I find myself attending fewer conference workshops, and instead connecting more with the authors. In making myself available this way, I learn as much if not more of what makes authors tick, what they need, why they strive to succeed. Because of those connections, I see improvements in my own writing, my own editing practices. And in the way I handle people. More confidence for the girl whose preferred entertainment was sitting in my grandmother’s dark, locked closet with a flashlight and a book.
Though I have become a participant, I still retain my people-watching habits, and I see myself in so many faces throughout these conference. That is, I see my old self: that deer-in-the-headlights newbie who walked around as if wondering what on earth she was doing there. I also take note of my future self, the author with more books published and more name recognition both as a writer and as an editor. I plan on giving a workshop instead of just attending some. It’s affirmation, and something I want to see every shy, uneasy author achieve.
Conferences instill confidence for even the most hesitant attendee. You can’t wander around during an event like that and not connect with people, especially if you have already developed a few friendships within your local chapter or writing group. Other writers want to smile at you, talk to you, perhaps offer up some of the mojo they have gained over the course of their own creative journey. You sit in a workshop and others will sit near you and start up a conversation; all it takes is one glance and a smile from you. Nobody ever has to be alone for any reason at a conference.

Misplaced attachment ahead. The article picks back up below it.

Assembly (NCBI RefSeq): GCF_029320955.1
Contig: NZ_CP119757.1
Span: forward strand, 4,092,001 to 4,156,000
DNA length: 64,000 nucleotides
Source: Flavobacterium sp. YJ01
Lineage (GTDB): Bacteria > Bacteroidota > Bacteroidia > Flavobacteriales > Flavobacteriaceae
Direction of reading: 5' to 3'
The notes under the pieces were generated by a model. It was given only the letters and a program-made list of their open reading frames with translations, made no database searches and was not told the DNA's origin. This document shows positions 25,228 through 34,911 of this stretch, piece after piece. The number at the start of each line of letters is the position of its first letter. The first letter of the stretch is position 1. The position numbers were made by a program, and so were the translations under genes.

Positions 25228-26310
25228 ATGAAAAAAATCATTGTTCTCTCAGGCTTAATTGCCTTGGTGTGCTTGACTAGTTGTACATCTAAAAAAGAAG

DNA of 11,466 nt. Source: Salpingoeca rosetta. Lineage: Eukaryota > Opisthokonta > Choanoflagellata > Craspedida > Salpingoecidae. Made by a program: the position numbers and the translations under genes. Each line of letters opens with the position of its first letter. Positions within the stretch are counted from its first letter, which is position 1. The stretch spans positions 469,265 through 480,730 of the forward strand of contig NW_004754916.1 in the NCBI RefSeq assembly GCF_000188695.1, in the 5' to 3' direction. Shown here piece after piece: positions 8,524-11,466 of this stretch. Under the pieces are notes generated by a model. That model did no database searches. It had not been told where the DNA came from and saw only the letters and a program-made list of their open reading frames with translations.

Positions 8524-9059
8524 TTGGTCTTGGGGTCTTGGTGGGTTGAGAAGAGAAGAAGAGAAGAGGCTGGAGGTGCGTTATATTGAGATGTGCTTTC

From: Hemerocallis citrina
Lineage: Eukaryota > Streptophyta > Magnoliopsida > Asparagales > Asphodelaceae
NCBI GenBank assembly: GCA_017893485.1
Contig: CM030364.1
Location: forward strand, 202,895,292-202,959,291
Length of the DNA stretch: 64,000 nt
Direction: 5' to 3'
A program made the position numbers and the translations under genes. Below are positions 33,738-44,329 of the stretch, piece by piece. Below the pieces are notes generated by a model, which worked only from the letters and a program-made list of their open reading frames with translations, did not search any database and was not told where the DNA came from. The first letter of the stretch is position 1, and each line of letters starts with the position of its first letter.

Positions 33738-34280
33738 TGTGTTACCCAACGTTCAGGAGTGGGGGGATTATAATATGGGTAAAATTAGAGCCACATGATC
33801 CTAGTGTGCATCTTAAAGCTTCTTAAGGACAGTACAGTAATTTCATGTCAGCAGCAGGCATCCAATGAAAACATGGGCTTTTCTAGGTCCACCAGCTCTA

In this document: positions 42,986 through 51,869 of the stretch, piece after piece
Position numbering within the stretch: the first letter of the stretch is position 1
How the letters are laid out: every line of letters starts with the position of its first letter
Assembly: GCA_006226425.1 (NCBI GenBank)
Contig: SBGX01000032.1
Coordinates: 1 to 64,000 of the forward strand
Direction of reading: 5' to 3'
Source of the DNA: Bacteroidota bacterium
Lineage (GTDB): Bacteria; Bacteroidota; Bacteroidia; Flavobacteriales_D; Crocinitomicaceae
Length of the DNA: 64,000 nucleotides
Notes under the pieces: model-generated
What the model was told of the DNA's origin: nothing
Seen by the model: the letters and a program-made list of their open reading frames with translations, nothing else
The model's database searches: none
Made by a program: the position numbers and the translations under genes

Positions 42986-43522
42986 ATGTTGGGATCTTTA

For anyone who wonders if a conference is worth time and money: yes, it most certainly is. You not only learn, but you experience, and you need that as much as anything else usually found at an author-type event. Going to chapter meetings is only a part. It’s a very important part, of course, but it’s like a conference ‘seals the deal.’ Whether on a local/regional level or national, or a conference like RWA and RT, you need it. Time away from your normal life, for several days or just an all-day mini-con, is important to your creative juices. It affirms your status as a writer and we all need that. Because in spite of everything else you are to others; a spouse, a parent, someone’s child, someone’s co-worker or someone’s boss . . . you’re also a writer and it’s a huge hunk of your life. Otherwise, you’d be doing something else.
When I’m asked if a conference is worth it, I always say ‘yes.’ Because it is. The cost can be horrendous and not everyone likes staying in hotels or flying to get there, but it’s worth it.
So when you go to your first conference, and you’re nervous and wondering why you shelled out all that money—or if it’s your second or third time at a conference and you still can’t figure out why you bothered . . . come find me. Make eye contact, offer up a smile, and I’ll sit down next to you, talk to you. I’ll listen to your pitch if you have one ready. I’ll have lunch with you if you find yourself sitting all alone. Because someone gave me the same courtesy at my first conference, and it meant a whole lot.
See you this year, somewhere!
Char Chaffin is a member of AKRWA, CNYRW, and the LaLaLas writing group. She is the author of five published works, currently working on her sixth novel, and is a Senior Acquisitions Editor with Soul Mate Publishing. A displaced Alaskan, Char currently hangs out in a traveling motorhome with Mr. Don—the most romantic man in the world—and plots world dominance, one state at a time. But only if they serve chocolate.